The banking system in Japan can cause frustration for visitors and new residents. Although credit cards are increasingly accepted in metropolitan areas, you cannot rely solely on them as currency and should keep a good amount of cash on hand. Furthermore, most Japanese ATMs will not accept foreign bank cards (with the exception being post offices and foreign CitiBank account holders who use a CitiBank ATM). By making some preparations before leaving your home country, you can avoid the inconvenience of having to deal with these issues upon arrival.
First, know that checks are not a good way to transfer money. They are not used in Japan, and the fee involved in cashing checks is substantial. Instead, money transfers in Japan are commonly done by wire-transfer, or furikomi. You can send a wire-transfer from either a bank or post office.
If you will be working in Japan, check with your employer to see if they have specific banks that they deal with. It might simplify things to have your account with the same bank as your employer.
One easy route for foreigners to take is to open an account with CitiBank. The staff is English-speaking and can guide you through the process. However, CitiBank Japan will not be connected to CitiBank in other countries, meaning that you cannot transfer money between a foreign account and your Japanese account. CitiBank has multiple locations in large cities, and, unlike most Japanese banks, they do not require a hanko/inkan (a stamp used in place of signatures). Only your Alien Registration Card is necessary to open an account. Accounts offer online banking and 24-hour telephone banking services, and Citibank cards can be used with almost any ATM machine.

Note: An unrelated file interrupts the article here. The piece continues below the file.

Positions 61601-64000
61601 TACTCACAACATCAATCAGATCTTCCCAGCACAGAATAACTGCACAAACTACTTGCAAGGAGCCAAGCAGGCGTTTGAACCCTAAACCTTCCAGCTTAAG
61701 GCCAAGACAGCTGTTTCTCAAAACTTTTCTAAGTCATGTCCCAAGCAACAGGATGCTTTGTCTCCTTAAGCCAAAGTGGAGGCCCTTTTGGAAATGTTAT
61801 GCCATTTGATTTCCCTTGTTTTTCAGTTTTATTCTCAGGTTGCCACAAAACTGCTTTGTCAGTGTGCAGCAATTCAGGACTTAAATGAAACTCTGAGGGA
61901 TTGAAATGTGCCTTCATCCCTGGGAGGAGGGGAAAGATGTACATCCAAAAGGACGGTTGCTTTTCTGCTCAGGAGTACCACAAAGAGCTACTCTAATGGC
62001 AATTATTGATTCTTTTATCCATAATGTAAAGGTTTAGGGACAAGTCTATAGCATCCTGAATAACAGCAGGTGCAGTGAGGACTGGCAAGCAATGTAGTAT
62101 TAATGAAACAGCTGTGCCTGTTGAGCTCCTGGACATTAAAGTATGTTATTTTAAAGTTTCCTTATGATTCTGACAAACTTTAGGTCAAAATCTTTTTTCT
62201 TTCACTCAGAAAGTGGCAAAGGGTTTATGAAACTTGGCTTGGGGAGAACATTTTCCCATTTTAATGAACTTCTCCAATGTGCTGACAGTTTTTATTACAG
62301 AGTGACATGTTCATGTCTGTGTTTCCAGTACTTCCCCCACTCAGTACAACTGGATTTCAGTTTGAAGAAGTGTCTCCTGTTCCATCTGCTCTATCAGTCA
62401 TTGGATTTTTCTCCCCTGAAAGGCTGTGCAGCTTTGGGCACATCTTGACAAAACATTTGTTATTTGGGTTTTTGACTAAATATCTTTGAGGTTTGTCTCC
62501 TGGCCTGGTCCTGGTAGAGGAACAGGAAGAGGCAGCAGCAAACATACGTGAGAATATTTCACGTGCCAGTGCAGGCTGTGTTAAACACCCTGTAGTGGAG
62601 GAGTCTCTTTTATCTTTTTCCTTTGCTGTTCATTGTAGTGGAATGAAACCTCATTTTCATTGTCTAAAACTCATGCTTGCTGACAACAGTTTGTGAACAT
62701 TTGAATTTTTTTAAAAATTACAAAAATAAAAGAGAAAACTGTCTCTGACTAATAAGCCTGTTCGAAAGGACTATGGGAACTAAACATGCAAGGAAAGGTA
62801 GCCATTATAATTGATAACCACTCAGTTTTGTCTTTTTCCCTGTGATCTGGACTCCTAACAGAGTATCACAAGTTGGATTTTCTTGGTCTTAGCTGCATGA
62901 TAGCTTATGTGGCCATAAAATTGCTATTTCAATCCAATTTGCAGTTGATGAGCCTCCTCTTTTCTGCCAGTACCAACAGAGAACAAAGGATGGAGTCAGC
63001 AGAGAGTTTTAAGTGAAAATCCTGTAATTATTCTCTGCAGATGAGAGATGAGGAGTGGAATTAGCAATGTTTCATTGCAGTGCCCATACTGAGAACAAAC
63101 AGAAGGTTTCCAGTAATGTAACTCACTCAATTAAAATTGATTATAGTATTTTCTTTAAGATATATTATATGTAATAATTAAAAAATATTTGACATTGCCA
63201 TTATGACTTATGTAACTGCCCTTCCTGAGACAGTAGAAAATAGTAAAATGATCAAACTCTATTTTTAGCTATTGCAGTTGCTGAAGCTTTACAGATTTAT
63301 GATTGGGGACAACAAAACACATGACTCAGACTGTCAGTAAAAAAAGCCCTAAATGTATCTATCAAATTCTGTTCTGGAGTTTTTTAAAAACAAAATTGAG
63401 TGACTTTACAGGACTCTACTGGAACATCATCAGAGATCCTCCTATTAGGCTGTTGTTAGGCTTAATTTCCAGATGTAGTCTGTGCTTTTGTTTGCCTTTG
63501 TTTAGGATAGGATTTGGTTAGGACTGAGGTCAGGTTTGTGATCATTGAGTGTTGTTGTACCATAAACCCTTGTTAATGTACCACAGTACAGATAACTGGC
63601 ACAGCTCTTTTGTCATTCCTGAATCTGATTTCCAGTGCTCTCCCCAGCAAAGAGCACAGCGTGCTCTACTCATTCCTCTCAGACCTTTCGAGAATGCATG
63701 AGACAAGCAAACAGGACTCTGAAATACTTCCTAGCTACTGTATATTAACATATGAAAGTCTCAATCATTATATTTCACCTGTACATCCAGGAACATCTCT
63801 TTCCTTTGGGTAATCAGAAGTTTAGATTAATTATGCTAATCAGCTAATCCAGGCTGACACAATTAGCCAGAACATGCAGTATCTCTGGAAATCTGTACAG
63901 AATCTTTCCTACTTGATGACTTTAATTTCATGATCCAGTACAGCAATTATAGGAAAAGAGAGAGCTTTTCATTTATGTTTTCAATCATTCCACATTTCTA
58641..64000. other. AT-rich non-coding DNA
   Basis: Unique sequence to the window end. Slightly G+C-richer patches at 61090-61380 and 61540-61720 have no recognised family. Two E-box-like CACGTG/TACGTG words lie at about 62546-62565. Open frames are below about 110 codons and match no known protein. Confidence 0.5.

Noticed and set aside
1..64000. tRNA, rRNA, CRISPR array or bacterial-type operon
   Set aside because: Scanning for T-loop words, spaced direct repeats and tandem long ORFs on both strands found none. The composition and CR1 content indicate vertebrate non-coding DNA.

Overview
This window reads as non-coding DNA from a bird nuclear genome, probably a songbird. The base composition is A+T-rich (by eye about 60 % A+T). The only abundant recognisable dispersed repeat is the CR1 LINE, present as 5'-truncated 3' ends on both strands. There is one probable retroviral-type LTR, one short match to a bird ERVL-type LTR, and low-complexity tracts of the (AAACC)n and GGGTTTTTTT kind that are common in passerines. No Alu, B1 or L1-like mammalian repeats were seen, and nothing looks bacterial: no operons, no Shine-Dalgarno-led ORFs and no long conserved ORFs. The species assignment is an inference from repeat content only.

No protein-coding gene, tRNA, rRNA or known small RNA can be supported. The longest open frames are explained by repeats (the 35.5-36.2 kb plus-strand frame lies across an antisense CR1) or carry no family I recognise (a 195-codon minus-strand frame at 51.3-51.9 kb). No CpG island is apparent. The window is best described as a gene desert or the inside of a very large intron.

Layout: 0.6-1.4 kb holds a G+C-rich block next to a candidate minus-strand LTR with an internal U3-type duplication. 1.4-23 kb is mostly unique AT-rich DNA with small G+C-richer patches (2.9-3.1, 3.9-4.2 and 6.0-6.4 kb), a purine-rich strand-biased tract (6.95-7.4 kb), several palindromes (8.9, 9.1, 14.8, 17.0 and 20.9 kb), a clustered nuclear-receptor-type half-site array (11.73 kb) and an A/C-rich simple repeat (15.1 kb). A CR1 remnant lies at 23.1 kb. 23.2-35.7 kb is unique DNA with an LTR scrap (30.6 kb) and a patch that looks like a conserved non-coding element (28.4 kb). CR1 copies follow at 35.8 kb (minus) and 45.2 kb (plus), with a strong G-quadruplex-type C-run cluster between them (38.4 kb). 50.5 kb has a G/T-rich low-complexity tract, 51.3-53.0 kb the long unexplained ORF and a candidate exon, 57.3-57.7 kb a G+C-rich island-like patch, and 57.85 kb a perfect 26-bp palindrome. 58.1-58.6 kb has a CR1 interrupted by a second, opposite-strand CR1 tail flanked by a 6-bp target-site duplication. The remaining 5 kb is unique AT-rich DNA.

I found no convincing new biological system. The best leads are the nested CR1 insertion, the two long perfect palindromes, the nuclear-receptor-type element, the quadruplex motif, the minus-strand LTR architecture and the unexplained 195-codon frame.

Outside Major Cities
Consider opening an account at a Japanese bank if you are not in the Tokyo, Yokohama, Osaka, Kobe, Kyoto, Nagoya, Fukuoka, or Sapporo areas. Mitsubishi UFJ Financial Group is the largest bank in Japan. Other large banks include Mizuho and Sumitomo Mitsui Banking Corporation . These banks do require a hanko to open an account, and may or may not have English-speaking staff.
Postal Savings is the best option for people who are living in rural areas of Japan. The government insures these accounts. Post offices are widespread and may be more convenient due to the lack of big branch banks in rural areas. The downside is that post offices are only open for a limited time during each day, except for main branches that are open 24 hours and during holidays. Also, do not expect postal employees to speak English. Visit the Japan Post Bank website for more information on Japan Post services.
The most convenient way to pay bills in Japan is to opt for automated payment, which means that you will be invoiced through the mail and the money will be directly taken out of your account. To arrange this, you must visit your bank with your bills and fill out the proper forms. Another option is to pay your bills at a convenience store. Any bills that you receive for phone, utility, health insurance payments, etc. can be paid at a convenience store by using an electronic terminal or simply going to the register and handing over your bill and payment.